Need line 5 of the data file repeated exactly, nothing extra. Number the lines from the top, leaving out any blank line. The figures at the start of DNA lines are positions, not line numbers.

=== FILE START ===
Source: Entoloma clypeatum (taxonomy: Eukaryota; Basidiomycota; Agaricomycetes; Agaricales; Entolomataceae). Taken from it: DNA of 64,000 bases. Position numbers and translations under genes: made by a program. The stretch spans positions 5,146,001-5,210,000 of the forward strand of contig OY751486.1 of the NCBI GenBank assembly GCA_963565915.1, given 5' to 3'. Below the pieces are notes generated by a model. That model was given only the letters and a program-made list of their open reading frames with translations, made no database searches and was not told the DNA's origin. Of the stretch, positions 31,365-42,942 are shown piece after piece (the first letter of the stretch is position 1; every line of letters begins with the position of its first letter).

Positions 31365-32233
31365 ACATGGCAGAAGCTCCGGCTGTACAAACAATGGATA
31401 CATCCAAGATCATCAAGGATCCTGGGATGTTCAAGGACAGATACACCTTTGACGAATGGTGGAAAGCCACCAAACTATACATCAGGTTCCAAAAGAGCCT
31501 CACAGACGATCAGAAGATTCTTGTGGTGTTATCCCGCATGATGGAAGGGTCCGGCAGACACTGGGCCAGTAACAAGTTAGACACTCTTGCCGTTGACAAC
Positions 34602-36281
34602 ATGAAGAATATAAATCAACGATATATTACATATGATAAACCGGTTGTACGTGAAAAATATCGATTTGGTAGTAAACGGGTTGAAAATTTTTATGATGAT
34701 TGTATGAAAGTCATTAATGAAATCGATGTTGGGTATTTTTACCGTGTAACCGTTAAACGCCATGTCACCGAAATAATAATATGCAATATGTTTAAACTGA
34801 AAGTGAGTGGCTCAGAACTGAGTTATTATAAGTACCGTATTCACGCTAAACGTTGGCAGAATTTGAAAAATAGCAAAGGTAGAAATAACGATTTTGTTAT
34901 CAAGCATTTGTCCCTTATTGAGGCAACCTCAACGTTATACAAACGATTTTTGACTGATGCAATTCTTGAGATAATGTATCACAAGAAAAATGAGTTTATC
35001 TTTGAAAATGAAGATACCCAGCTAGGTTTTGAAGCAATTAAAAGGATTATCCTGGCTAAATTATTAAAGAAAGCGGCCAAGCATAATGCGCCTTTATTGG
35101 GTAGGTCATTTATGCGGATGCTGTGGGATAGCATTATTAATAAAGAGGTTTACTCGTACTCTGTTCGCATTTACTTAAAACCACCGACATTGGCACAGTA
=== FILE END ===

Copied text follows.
31501 CACAGACGATCAGAAGATTCTTGTGGTGTTATCCCGCATGATGGAAGGGTCCGGCAGACACTGGGCCAGTAACAAGTTAGACACTCTTGCCGTTGACAAC